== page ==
#11. "People who oppose offshoring are losers / Luddites / Naderites / Buchananites."
False: look around you at an anti-offshoring meeting and you'll see ordinary Americans who are concerned about their futures. And irrelevant: even if some political extremists oppose offshoring, that doesn't make it bad public policy, as policies must be judged on their merits, not their lunatic fringe. And name-calling isn't debate.
#12. "The free market will eventually solve this problem."
Sure, but there's no guarantee it will solve it in our favor: free markets promote efficiency, but they don't guarantee the standard of living of any one nation. The global market doesn't intrinsically care about America any more than about Timbuktu. Yes, American wages can eventually decline to the point where we reach equilibrium with foreign nations, but this would happen at the price of a steep decline in our standard of living.
#13. "A decline in the dollar will eventually solve this problem."
At what cost? If the dollar falls by half or more, this will radically increase the cost of imports, reducing our standard of living and sending a massive inflationary shock like the oil shock through our economy. And can the dollar really fall far enough to make $17/hr American workers competitive with $1/hr workers abroad?
#14. "The money that goes abroad in offshoring gets recycled back to the US."
This is just a way of saying it's OK to buy services from foreigners because they will turn around and buy from us. Trouble is, that's empirically false, as there's a half-trillion-dollar deficit between US exports and US imports right now. Foreigners don't have to recycle their dollars into buying job-creating exports from us; they can sell us debt or buy up American assets instead. We are selling off the country to pay foreigners to do our work for us.
#15. "Fighting offshoring is class warfare."
America has to defend its character as a fundamentally middle-class society or we will lose it: nothing Marxist about it. And economic interests on the other side of this question don't seem to show any squeamishness about defending their interests.
#16. "Fighting offshoring is anti-capitalist."
The health of American capitalism as a whole is not identical with the desires of its multinational corporations. America is historically the most capitalist country in the world because American workers have felt confident of their economic futures: take this away and they won't vote that way anymore. And has anyone noticed that some offshoring proponents actually support an expansion of the welfare state to buy off its victims?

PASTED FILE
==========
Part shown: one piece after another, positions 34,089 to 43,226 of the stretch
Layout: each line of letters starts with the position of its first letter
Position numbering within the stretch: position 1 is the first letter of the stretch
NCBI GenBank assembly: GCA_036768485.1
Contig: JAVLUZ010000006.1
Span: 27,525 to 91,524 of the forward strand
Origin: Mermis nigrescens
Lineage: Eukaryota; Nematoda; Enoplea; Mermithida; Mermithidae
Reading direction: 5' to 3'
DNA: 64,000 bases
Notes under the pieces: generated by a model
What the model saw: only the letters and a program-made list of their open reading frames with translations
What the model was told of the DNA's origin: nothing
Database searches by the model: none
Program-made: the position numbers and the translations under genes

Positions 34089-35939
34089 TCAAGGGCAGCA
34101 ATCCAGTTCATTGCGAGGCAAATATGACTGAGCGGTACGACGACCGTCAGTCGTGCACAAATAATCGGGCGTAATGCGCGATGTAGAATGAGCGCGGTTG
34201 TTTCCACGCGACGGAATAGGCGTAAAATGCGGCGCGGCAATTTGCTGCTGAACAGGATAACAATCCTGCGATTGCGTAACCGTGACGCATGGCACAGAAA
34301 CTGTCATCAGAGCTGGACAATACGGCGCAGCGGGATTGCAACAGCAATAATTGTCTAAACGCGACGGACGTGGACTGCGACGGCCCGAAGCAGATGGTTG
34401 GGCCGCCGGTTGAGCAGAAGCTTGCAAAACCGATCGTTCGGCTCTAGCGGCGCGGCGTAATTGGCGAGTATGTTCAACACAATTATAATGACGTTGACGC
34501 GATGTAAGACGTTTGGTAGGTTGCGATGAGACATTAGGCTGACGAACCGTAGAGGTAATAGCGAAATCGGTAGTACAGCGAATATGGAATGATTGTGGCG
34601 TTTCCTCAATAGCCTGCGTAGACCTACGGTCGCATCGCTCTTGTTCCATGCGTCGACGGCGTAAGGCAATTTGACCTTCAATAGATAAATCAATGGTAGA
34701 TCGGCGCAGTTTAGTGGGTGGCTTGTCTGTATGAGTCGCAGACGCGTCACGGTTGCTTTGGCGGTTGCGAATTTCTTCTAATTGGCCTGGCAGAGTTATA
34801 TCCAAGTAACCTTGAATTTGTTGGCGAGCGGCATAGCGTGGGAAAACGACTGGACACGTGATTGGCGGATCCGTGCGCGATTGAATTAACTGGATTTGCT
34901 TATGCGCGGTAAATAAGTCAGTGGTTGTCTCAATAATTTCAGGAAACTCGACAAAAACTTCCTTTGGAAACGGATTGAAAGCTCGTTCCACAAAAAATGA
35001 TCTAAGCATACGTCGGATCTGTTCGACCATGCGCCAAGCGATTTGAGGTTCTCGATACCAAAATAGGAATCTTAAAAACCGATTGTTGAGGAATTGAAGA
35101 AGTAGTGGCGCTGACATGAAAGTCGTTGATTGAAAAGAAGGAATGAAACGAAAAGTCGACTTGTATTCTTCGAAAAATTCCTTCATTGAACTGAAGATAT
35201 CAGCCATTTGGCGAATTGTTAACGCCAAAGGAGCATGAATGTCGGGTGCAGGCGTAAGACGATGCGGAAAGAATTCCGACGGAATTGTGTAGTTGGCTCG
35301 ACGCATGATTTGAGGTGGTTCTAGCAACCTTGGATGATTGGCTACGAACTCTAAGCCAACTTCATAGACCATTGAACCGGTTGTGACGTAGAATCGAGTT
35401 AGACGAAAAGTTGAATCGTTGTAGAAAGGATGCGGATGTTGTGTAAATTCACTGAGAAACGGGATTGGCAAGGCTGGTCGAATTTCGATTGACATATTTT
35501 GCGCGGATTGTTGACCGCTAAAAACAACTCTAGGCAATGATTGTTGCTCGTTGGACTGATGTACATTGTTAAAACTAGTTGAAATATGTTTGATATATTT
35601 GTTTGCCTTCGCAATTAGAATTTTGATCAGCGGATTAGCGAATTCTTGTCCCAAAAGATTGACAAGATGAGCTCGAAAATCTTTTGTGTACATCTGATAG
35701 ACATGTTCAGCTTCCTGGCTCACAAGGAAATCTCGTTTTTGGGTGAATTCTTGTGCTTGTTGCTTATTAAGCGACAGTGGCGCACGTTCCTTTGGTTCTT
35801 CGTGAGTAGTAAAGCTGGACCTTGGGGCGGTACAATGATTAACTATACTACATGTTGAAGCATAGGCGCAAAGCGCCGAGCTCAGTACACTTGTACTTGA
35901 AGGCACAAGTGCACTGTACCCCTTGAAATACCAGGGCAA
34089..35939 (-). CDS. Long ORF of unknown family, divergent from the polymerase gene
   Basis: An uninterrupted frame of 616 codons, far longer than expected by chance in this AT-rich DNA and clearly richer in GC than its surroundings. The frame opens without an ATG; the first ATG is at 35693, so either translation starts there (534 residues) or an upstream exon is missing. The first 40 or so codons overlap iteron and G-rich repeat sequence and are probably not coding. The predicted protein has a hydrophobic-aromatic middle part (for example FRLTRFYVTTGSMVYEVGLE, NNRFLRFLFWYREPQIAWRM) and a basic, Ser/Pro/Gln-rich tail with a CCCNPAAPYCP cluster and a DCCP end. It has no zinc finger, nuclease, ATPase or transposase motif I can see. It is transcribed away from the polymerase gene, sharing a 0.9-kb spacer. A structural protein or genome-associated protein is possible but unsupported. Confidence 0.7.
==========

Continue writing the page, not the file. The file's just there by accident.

#17. "Fighting offshoring is un-American."
Re-read your American history. We have had various forms of protectionism for most of our history, going back to Alexander Hamilton and only really ending in the Cold War, when we opened our markets to the world to buy them off communism.
#18. "Fighting offshoring is anti-technology."
On the contrary: fighting offshoring helps conserve America's technological base. How can we be a major technology power without technology workers? Or if our technology infrastructure is moved overseas? How can we get kids to major in technology disciplines in college if they see all the jobs going abroad?
#19. "There are no military or security implications."
Offshoring puts critical parts of our technology infrastructure the hands of hostile nations like China. Even offshoring to nations currently friendly to America is no guarantee of their future foreign policy. Offshoring builds up the technological know-how of hostile states while it depletes our own technology base. Hard distinctions between militarily-significant and insignificant technologies are impossible to maintain.
#20. "There are no labor or environmental implications."
Nations to which work is getting outsourced use lower environmental and labor standards as part of their cost-competitive strategy. Worse, this tends to punish American companies that try to do the right thing.
What must be done? In the short run, an emergency ban on offshoring. Next, America must rethink its entire trade policy and place regulation of offshoring within a coherent overall approach. What can you do? Join the American Engineering Association or a similar group reflecting your own interests today. We're lobbying on this issue. Even better, get together with some like-minded acquaintances and form a local chapter of one of these groups.
This analysis was prepared by Ian Fletcher, VP for Government Relations of the American Engineering Association, who may be reached at email@example.com or 646.281.7962.